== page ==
Cognitive Behavioural Therapy (CBT)

The aim of Cognitive behavioral therapy is to help improve a persons mental health. CBT is based on the connection between your thoughts, emotions, physical sensations and behaviour. Negative thoughts and feelings can trap you in a negative cycle and impact on your behaviour. Interventions help you deal with problems in a more positive way by breaking them down into managable smaller parts. Therapy will show you how to change negative patterns to improve the way you feel. CBT focuses on your current problems. It looks for practical ways to improve your mental health. Newer developments of CBT include mindfulness, self compassion and acceptance. The National Institute for Health and Care Excellence (NICE) recommends CBT for depression and anxiety. 

Person Centred Counselling

Person-centered therapy uses a non-directive approach that allows clients to take more of a lead, you are the expert in your life, in the process, you will discover your own solutions. The therapist acts as a compassionate facilitator, listening without judgment and acknowledging the client’s experience without moving the conversation in another direction. The therapist is there to encourage and support the client and to guide the therapeutic process without interrupting or interfering with the client’s process of self-discovery.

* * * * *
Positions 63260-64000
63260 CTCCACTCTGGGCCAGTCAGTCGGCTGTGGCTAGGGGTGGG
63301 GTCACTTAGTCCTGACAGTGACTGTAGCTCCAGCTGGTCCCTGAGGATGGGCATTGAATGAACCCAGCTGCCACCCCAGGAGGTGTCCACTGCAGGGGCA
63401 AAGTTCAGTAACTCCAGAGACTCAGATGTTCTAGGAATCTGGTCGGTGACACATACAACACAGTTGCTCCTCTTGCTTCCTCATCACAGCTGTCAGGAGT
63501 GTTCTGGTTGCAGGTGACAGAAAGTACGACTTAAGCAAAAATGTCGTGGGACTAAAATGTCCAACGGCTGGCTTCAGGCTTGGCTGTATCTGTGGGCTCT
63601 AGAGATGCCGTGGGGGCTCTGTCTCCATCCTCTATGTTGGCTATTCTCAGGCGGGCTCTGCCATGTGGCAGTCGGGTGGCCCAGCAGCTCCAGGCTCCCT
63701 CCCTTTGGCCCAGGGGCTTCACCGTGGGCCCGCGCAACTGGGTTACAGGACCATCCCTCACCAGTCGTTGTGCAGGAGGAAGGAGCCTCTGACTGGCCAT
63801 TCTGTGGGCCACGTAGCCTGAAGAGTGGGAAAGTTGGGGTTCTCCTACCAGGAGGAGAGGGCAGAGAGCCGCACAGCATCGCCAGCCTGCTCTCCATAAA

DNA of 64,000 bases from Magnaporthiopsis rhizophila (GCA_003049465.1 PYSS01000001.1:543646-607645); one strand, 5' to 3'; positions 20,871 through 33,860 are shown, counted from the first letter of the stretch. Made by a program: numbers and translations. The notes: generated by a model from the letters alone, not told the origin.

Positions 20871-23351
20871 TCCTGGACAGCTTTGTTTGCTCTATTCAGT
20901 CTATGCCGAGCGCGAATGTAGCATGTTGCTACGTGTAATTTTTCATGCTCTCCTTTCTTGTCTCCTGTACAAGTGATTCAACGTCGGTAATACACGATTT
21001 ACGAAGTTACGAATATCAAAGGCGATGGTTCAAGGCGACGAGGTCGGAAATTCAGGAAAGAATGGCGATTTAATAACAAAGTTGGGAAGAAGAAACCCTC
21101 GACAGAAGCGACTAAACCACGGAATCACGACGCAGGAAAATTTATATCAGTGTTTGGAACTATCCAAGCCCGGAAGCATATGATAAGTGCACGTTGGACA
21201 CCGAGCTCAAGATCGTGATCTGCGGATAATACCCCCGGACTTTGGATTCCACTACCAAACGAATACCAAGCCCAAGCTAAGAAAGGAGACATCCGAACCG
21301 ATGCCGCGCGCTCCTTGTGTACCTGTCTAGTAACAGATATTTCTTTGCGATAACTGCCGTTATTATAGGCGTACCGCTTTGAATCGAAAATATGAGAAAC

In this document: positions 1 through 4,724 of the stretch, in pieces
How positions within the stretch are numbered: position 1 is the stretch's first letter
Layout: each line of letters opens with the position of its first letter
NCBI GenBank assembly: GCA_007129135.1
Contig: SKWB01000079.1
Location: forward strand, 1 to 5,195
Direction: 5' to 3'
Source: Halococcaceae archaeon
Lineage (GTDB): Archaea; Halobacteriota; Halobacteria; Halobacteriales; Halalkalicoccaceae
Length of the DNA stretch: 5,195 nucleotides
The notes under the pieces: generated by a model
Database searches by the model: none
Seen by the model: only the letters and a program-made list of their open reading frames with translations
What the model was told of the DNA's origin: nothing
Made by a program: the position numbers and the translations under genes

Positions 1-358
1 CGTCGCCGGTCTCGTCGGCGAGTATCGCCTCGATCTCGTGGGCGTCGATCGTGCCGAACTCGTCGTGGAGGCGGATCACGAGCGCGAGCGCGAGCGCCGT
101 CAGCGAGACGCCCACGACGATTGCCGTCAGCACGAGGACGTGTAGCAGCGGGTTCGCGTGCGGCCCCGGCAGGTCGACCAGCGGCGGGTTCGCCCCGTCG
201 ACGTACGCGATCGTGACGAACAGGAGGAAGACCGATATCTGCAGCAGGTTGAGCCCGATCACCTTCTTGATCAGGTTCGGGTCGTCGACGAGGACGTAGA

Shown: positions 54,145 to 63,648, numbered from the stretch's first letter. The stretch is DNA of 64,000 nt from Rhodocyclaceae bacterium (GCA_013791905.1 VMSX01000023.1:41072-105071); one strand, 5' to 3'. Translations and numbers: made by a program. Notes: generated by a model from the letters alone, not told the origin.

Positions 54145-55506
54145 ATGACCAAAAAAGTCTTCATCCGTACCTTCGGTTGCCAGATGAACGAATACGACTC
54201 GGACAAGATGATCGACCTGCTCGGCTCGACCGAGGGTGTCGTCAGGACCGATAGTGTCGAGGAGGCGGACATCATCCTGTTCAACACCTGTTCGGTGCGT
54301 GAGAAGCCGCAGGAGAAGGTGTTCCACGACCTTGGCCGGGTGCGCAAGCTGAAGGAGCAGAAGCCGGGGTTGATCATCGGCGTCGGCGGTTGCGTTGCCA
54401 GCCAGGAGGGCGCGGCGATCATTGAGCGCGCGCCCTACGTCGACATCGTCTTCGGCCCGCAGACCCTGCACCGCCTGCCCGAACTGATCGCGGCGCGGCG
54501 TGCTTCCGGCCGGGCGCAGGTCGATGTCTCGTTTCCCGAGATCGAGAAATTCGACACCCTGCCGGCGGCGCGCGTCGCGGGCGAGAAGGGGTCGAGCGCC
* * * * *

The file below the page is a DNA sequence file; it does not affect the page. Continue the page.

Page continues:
Solution Focused Brief Therapy

Solution-Focused Brief Therapy (SFBT), is a type of therapy that places more importance on discussing solutions rather than problems. It places focus on a person's present and future circumstances and goals rather than past experiences. In this goal-oriented therapy, the therapist encourages the client to develop a vision of the future and offers support as they determine the skills, resources, and abilities needed to achieve that vision successfully. Working with your therapist towards a future in which your current problems have less of an negative impact on your life.


Mindfulness means adopting a moment-by-moment awareness of our thoughts, feelings, bodily sensations, and surrounding environment. Mindfulness involves acceptance, meaning that we pay attention to our thoughts and feelings without judging them, without believing, for example, that there’s a “right” or “wrong” way to think or feel in a given moment. When we practice mindfulness, our thoughts tune into what we’re sensing in the present moment rather than rehashing the past or imagining the future.  We can mindfully breathe, walk, eat or listen using the five senses, sight, sound, smell, taste and touch. Learn to be curious about the world around you and spend time living in the moment.